Fundraising

50 years of fundraising: The philanthropists are ‘new’ – but so are the fundraisers

The fifth in the series celebrating the 25th edition of The Directory of Grant Making Trusts.

To celebrate the 25th edition, and the 50th year in print of The Directory of Grant Making Trusts, we take a look back over the last 50 years of fundraising through the eyes of a range of fundraising experts.

Dr. Beth Breeze, Director, Centre for Philanthropy, University of Kent, reflects on the rise of the ‘new philanthropist’ and the future:

Asking is as old as giving, and both acts lie behind most gifts, yet throughout history the focus has been on donors: there are no plaques to fundraisers! The latest manifestation of this skewed interest is the well-documented rise of the ‘new philanthropist’, who start giving at a younger age, with a different (usually self-made) source of wealth and a desire to support new types of causes in more engaged ways. My latest research charts the parallel, but as-yet unremarked, rise of the new fundraisers.

These New Fundraisers are younger, more likely to be female, well educated, and come from a different background to their predecessors: no longer simply well-connected, well-to do ladies, or men with a military or marketing background. These demographic changes are partly the result of professionalisation, and also driven by a need to abandon the ‘old rules’ and adapt to changes in the donor population.

Successful new fundraisers share a focus on achieving transformational results: outcomes are prioritised over money targets because, in the words of one of my interviewees: ‘Fundraising is not about money, it’s about ideas. When you have a great idea, then you cost it’. Therefore, both New Philanthropists and New Fundraisers are focused on what impact is achieved with the sums that are raised or donated.

A final similarity is the extent to which both find joy in what they do. Philanthropy is often described as life-enriching by donors who typically state that generosity brings multiple rewards and that they ‘get back far more than they give’. Similarly, successful fundraisers describe ‘being proud’, ‘feeling satisfied’ and ‘getting a buzz’ from doing fulfilling, socially useful work.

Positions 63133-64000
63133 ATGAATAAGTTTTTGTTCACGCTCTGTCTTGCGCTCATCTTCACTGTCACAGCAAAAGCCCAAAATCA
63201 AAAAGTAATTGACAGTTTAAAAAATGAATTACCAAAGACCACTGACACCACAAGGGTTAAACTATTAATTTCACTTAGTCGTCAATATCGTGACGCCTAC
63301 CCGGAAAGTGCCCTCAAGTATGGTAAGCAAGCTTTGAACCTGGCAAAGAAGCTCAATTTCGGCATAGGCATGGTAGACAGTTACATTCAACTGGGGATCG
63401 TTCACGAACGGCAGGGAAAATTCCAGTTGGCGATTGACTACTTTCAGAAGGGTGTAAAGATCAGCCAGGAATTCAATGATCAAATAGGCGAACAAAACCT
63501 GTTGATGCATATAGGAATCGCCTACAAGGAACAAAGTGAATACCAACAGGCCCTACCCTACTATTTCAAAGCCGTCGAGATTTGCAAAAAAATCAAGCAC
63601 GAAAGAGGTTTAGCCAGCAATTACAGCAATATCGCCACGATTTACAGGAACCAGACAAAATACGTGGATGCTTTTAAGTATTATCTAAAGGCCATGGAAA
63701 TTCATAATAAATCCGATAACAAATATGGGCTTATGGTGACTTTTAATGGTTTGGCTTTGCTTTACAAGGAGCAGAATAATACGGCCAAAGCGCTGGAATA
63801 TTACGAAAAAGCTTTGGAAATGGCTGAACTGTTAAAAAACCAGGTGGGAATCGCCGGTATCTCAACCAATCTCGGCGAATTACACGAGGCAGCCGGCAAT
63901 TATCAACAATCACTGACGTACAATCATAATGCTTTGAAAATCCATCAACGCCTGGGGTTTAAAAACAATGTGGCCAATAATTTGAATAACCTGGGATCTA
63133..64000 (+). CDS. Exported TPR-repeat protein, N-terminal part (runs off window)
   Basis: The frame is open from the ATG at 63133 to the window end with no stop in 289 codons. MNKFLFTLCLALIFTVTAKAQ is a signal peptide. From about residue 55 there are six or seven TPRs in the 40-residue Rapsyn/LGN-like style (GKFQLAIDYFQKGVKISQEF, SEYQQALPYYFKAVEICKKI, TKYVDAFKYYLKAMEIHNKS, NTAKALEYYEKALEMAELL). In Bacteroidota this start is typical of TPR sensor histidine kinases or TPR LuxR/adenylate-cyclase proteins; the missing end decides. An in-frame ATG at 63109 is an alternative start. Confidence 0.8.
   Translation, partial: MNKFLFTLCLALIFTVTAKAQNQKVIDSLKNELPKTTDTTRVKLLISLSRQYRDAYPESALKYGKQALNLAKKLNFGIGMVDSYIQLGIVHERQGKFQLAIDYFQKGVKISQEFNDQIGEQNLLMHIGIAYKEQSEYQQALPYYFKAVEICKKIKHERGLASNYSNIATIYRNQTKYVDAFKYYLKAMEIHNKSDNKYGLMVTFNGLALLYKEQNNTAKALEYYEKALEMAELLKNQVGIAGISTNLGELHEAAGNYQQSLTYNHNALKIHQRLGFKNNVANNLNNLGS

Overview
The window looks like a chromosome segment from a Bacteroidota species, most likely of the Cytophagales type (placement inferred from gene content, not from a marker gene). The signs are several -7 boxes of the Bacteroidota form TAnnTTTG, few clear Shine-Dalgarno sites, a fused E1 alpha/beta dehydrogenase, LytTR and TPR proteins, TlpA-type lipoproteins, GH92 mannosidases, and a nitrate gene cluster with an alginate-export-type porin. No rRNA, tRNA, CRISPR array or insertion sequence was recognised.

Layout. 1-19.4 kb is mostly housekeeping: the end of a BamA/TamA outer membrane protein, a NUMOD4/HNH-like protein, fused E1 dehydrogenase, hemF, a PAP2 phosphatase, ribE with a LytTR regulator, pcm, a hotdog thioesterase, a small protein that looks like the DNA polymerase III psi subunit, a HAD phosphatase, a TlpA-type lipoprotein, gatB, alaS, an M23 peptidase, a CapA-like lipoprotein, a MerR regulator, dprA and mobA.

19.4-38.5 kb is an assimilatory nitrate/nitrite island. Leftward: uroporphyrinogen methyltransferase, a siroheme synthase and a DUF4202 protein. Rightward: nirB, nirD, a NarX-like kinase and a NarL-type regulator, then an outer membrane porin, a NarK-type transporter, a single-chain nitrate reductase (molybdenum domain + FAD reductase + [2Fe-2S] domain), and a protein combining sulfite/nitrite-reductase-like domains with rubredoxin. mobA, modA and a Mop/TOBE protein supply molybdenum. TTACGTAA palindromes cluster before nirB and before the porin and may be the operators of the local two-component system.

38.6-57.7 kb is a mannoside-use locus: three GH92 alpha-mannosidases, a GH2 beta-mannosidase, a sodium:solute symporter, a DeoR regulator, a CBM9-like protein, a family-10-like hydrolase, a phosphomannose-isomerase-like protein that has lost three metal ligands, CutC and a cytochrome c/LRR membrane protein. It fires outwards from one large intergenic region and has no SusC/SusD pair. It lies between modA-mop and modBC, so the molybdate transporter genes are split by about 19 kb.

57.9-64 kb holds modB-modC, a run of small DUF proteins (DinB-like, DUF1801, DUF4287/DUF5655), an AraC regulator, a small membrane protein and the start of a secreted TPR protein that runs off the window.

The similarities between New Philanthropists and New Fundraisers enables them to build mutually beneficial relationships that can achieve transformational results, despite a general lack of public affirmation in the UK for either givers or askers.

About Dr. Beth Breeze

Beth is Director of the Centre for Philanthropy, at the University of Kent’s School of Social Policy, Sociology and Social Research. She teaches Masters-level courses on ‘The Art and Science of Fundraising’ and ‘Advising Donors’ , and contributes to undergraduate teaching on Volunteering  and the Third Sector and Society. She has also written four books including; The New Fundraisers which is due to be published in October 2017.

Beth’s book ‘The New Fundraisers: who organizes charitable giving in contemporary society?’ is published by Policy Press on 30 October 2017. Pre-order with a discount here: https://policypress.co.uk/the-new-fundraisers 

About The Directory of Grant Making Trusts 2018/19

Now celebrating its landmark 25th edition, the UK’s best-selling guide to funding from grant-making charities is back.

The Directory of Grant Making Trusts 2018/19 offers the information you need to seek your charity’s share of over £5 billion – the annual total awarded by the 2,000 funders featured in this edition. With data sourced directly from grant-making charities, each with the potential to give at least £40,000 per year, no charity – big or small – should be without it.